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CadetPeepers210 karma


My only understanding of the matter is that the FCC enacted Title 2, so why can't they unilaterally get rid of it?

CadetPeepers36 karma

I've seen it. Most of the time it seems to be someone on fixed income who ran out of money for the month so they're stealing a bag of cat food for their pets or something.

CadetPeepers35 karma

I don't know how it is for anywhere but my department, but we aren't allowed to provide any meaningful level of first aid. Attempting to go beyond your job description will leave you liable if something goes wrong. I've actually requested to take EMT training because I go out of my way to get as much additional training and certifications as possible but was denied for that reason ("It isn't your job.")

We're trained to secure the area until paramedics arrive, especially if the victim was hostile prior to being injured. If that means the suspect dies, then that's what it means.

tl;dr, I agree with you that they would have done more to help him if he'd been a police officer, but not for the reason that you think.

Edit: Good example of this happened recently, actually. About a week ago I responded to a medical assist. Caretaker said the subject was unconscious and couldn't be roused, though he was still breathing. By the time I arrived the subject had woken up and was responsive but delirious and couldn't move his limbs. It was very hot that day and he had no AC in his home, so I checked his temperature and found it to be dangerously elevated. I immediately recognized all these things as symptoms of heat stroke, but because of department policy, I couldn't do anything but sit with him for half an hour until Fire Rescue arrived to take him away. I imagine he survived, but what if he hadn't?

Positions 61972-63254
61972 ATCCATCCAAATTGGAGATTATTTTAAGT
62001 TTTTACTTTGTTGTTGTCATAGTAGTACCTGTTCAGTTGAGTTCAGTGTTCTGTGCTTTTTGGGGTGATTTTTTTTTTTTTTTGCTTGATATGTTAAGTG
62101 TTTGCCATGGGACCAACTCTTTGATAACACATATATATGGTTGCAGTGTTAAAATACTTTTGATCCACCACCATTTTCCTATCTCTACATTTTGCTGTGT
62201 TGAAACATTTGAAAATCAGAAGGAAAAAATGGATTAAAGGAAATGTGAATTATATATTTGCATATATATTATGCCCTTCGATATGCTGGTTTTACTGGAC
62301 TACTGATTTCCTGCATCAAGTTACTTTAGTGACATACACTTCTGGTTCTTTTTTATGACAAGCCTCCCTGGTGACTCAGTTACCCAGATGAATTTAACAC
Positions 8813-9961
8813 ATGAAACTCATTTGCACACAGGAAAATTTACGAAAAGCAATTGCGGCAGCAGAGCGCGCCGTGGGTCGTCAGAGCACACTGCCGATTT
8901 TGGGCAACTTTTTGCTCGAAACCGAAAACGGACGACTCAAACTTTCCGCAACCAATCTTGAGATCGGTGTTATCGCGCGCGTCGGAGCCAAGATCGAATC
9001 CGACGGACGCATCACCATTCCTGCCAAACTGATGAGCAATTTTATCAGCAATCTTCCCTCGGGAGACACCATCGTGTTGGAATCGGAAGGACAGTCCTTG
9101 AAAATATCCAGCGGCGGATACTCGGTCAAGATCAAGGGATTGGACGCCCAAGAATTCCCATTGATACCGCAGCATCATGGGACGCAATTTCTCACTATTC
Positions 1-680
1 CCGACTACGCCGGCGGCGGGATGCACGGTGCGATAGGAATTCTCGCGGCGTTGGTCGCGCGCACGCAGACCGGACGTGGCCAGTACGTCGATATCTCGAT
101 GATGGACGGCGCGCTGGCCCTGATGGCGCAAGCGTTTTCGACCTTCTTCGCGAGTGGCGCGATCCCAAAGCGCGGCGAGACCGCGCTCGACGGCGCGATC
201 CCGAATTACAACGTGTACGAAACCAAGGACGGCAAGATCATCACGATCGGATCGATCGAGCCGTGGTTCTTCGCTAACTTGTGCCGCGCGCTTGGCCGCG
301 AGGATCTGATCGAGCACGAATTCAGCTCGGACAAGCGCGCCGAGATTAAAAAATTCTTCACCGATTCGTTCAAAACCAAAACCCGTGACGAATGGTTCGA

Edit 2: I think you overestimate how much first aid training police get as well. They basically throw you a roll of bandages and tell you to practice wrapping up a dummy, then you do two hours of CPR once a year. Nothing about compression to staunch bleeding, how to seal a sucking chest wound to do CPR, or anything like that.

Edit 3: I'm really going kinda crazy with the edits, aren't I? I thought of another example of the 'can't provide first aid' thing. We're not allowed to administer medication of any kind (Some places let you give Narcan, we are not one of those places). So say I had a kid laying at my feet suffering from severe anaphylaxis shock and he's probably going to die within a few minutes without help, but he has an EpiPen on him. We cannot administer the EpiPen even if it means he dies.

CadetPeepers20 karma

I doubt they could do Saitama if only because he has no defined limits as of yet.

CadetPeepers11 karma

Police have a thing called qualified immunity. Without going into a ton of detail, basically that means they can't be held liable for acting within their duties as a government agent. Attempting to provide anything other than very basic first aid would fall outside of their duties. Also, as stated, the primary concern is securing the area. No point in attempting to provide first aid if someone else gets shot or stabbed while you're distracted.

Graham v. Connor established the 'objective reasonableness' test for use of force. Basically that means if you get 10 police officers together and they are given the same exact circumstances if 6 or more would say, "Yeah, I would have done something similar to that.", then you are covered by qualified immunity. So this isn't a matter of cops just 'getting off' for wrongdoing, but they were determined to be acting within their duties. They might have acted improperly, but not to such an extent that the immunity is waived. Still, it's not carte blanche to just do whatever you want.

I'm big on telling people to go for ridealongs and ask about undergoing a use of force simulation with your local PD or police academy. Most people who are put into a situation similar to what police have to deal with consider it an eye opening experience.